The mid-tier correction in California housing – Burbank California shadow inventory three times the size of non-distressed MLS inventory.
The mid-tier correction is likely to continue well into 2012 for many Southern California cities. While this may not make national headlines it certainly is an important trend to follow for millions of Californians. While national markets might be finding a more stable price bottom that is certainly not the case in shadow inventory filled Southern California. It seems like more people are realizing that home prices even with significant corrections are still inflated in many cities. This is trending because with FHA insured loans, practically anyone with a tiny down payment and a decent income has the leverage to purchase one of these inflated homes. Add to the mix the incredibly low interest rates and you would think that all stars would be aligning for a booming market. Not in Southern California. And certainly not in the mid-tier cities. Let us take a look at Burbank very carefully and parse through the entire housing inventory.
Distressed inventory three times as large as non-distressed properties
Burbank has an enormous amount of properties in the shadow inventory pipeline. In fact, the shadow inventory is three times as large as the non-distressed MLS inventory. We also have many new distressed properties hitting the MLS. For example, 44 percent of all listed properties are either short sales or foreclosures:
What can we gather from the data above? First, most of the distressed properties are off on the sidelines in the shadow inventory. Even with listed properties, nearly half are distressed and you also have roughly a third with their prices reduced. Now why would you reduce prices in a mid-tier city if there was a large amount of pent up demand and sales were booming? The demand really isn’t there at these price points and even FHA insured loans will now become more expensive because these low down payment loans are defaulting in mass.
Sales and prices falling
I’m not sure why anyone would even rush to buy in one of these mid-tier cities right now. If we look at prices and even sales, we see that there is no sudden reversal to the upside:
After hitting a median home price above $620,000 the median Burbank home is now going for $400,000 (over a 35 percent fall). On top of that, you can see that sales volume has fallen. What we are seeing however is a larger amount of short sales hitting the market in mid-tier locations including Burbank. As the first chart highlights, every 3 out of 4 distressed listed MLS properties is a short sale.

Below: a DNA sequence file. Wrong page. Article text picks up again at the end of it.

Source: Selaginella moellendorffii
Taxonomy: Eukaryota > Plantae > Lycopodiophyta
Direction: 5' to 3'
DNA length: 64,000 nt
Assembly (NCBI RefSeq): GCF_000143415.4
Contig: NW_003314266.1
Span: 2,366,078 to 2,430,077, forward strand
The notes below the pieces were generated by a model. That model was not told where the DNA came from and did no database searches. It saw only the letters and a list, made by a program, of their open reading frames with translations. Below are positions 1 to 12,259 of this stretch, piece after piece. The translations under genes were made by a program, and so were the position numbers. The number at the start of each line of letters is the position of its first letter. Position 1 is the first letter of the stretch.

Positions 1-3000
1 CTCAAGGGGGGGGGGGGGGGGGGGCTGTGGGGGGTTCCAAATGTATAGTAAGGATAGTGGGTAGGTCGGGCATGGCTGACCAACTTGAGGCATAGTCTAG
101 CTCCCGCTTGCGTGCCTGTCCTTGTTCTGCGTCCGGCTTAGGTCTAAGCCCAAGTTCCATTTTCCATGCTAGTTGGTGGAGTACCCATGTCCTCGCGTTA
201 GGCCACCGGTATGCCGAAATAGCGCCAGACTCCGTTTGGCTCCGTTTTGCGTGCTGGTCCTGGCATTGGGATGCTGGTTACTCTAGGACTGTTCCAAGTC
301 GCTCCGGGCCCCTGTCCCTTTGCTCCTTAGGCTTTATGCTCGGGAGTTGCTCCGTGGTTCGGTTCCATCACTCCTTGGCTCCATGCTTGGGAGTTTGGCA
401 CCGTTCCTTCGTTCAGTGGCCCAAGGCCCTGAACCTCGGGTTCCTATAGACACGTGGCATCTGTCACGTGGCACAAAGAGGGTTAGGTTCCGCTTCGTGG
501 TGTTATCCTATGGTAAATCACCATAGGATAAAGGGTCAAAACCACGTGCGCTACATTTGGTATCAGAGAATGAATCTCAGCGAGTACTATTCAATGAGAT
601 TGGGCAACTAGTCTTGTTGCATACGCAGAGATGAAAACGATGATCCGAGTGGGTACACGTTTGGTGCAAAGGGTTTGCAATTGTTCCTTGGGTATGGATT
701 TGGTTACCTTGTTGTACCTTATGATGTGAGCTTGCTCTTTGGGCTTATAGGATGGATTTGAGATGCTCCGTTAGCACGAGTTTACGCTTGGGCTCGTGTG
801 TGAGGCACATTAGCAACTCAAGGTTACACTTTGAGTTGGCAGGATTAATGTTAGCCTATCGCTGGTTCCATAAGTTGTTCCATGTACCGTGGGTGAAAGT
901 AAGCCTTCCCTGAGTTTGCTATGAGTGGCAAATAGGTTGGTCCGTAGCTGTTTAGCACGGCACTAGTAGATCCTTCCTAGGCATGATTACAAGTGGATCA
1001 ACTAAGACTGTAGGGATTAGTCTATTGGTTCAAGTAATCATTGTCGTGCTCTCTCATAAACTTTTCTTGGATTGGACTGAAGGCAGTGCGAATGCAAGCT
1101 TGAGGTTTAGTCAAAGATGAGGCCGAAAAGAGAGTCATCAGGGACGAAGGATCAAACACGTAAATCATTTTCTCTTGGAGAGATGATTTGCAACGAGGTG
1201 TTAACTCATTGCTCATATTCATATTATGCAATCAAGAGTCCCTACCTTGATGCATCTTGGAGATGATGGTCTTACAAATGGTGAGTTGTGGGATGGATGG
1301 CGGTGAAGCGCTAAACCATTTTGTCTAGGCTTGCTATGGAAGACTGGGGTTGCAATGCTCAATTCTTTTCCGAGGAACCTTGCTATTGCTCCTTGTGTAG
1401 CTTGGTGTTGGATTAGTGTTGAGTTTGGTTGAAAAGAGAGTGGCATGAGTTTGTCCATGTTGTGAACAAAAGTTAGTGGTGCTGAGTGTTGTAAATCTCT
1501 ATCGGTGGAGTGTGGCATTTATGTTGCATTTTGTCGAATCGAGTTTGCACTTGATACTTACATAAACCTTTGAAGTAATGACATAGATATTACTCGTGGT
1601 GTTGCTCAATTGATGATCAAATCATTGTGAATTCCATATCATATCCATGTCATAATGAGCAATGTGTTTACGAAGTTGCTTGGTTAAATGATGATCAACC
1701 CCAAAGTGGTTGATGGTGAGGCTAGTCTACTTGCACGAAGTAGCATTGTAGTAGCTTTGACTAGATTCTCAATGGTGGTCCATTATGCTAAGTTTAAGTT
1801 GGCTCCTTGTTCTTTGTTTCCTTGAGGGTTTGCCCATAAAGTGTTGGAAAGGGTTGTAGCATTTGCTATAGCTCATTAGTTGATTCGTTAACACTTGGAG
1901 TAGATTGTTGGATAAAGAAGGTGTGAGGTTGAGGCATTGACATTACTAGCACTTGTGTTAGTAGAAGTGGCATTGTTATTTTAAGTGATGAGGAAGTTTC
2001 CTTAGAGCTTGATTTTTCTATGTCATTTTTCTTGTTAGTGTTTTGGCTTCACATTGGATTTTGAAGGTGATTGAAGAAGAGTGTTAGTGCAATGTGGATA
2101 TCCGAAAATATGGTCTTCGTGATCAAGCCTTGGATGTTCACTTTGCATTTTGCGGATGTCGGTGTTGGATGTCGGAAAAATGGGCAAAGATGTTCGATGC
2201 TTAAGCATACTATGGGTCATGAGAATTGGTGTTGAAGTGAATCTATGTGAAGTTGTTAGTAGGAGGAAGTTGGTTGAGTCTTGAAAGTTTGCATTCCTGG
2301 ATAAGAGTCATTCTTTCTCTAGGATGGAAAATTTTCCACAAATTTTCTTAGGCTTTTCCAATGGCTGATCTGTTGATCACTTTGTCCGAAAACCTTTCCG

Why would prices not be surging with record low mortgage rates and risky low down payment loans? It has to do with household incomes:
The median household income in Burbank is roughly $62,000. So a $400,000 home for your typical family is still going to be incredibly expensive. The misnomer that these families have giant down payments is nonsense (otherwise why would one third of SoCal buyers opt for FHA insured loans with a 3.5 percent down payment and more expensive monthly payments?). Let us be generous and say that the median household income for a family buying is $80,000 or even $90,000. Is it a good time to buy? Probably not given incomes are back to levels last seen in 2003 and more shadow inventory is leaking onto the market.
2012 is looking like the year of the short sale. In other words, lower priced properties will be dominating the market. The notion that you must rush in to buy today almost implies that if you do not buy right now that you will be priced out tomorrow (aka prices will go up). There is no evidence for this and to the contrary, prices are still falling. Interest rates are unlikely to move lower. FHA insured loans will be getting more expensive because default rates are now putting this method of loaning money into another potential bailout. Even Jaime Dimon, CEO of JP Morgan Chase had this to say:
“I suspect that the mortgage crisis will be the worst financial catastrophe of our lifetime. What the world experienced was almost a collective brain freeze … It was a disaster hidden by rising home prices and false expectations, and once that price bubble burst, we all were in trouble.
We need to write a letter to the next generation that says, “Never forget: 80% loan to value and verify appropriate income.”
When you have the CEO of one of the biggest banks mentioning 20 percent down payment loans you realize that he has had a front row seat with one of the too big to fail banks. Chase bought out toxic mortgage superstar WaMu that made some of the most absurd loans in California. You think the nation and these banks are itching to get the bubble going in California again? Unlikely. The mid-tier will continue to fall because it is overpriced.
I was looking at the inventory for Burbank and a large number of homes were built in the 1920s, 1930s, and 1940s. These places need major updates. So your front-end costs don’t include all the rehabbing you will need to do unless you want to live like they did back in the Great Depression. Some people still think a $500,000 Great Depression shack is still valuable but looking at sales volume and the immense number of shadow inventory properties, many people are waking up. Home prices and incomes absolutely matter and so does the quality of the home and location.